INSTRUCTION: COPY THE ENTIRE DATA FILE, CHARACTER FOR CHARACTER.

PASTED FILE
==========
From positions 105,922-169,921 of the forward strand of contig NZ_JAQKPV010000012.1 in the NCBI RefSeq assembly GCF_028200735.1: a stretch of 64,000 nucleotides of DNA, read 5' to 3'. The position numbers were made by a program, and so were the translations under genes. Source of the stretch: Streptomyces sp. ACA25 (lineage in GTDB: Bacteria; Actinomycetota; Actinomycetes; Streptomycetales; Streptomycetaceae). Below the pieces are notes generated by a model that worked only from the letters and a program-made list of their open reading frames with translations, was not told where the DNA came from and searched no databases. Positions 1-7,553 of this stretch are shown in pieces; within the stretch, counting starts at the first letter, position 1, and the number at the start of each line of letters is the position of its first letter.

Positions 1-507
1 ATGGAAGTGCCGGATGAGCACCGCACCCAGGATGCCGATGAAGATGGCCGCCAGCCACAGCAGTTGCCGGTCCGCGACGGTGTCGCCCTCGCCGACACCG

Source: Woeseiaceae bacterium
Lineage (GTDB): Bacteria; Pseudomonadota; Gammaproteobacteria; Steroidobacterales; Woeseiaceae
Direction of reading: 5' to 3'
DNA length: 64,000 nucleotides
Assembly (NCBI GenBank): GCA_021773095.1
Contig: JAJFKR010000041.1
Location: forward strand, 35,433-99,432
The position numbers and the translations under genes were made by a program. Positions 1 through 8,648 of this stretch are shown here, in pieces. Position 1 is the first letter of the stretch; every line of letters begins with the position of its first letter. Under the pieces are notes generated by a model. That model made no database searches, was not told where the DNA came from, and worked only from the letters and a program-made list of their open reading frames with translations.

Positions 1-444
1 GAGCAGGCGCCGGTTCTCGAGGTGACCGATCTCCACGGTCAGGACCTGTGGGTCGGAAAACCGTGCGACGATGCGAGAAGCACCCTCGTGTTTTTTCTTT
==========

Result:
From positions 105,922-169,921 of the forward strand of contig NZ_JAQKPV010000012.1 in the NCBI RefSeq assembly GCF_028200735.1: a stretch of 64,000 nucleotides of DNA, read 5' to 3'. The position numbers were made by a program, and so were the translations under genes. Source of the stretch: Streptomyces sp. ACA25 (lineage in GTDB: Bacteria; Actinomycetota; Actinomycetes; Streptomycetales; Streptomycetaceae). Below the pieces are notes generated by a model that worked only from the letters and a program-made list of their open reading frames with translations, was not told where the DNA came from and searched no databases. Positions 1-7,553 of this stretch are shown in pieces; within the stretch, counting starts at the first letter, position 1, and the number at the start of each line of letters is the position of its first letter.

Positions 1-507
1 ATGGAAGTGCCGGATGAGCACCGCACCCAGGATGCCGATGAAGATGGCCGCCAGCCACAGCAGTTGCCGGTCCGCGACGGTGTCGCCCTCGCCGACACCG

Source: Woeseiaceae bacterium
Lineage (GTDB): Bacteria; Pseudomonadota; Gammaproteobacteria; Steroidobacterales; Woeseiaceae
Direction of reading: 5' to 3'
DNA length: 64,000 nucleotides
Assembly (NCBI GenBank): GCA_021773095.1
Contig: JAJFKR010000041.1
Location: forward strand, 35,433-99,432
The position numbers and the translations under genes were made by a program. Positions 1 through 8,648 of this stretch are shown here, in pieces. Position 1 is the first letter of the stretch; every line of letters begins with the position of its first letter. Under the pieces are notes generated by a model. That model made no database searches, was not told where the DNA came from, and worked only from the letters and a program-made list of their open reading frames with translations.

Positions 1-444
1 GAGCAGGCGCCGGTTCTCGAGGTGACCGATCTCCACGGTCAGGACCTGTGGGTCGGAAAACCGTGCGACGATGCGAGAAGCACCCTCGTGTTTTTTCTTT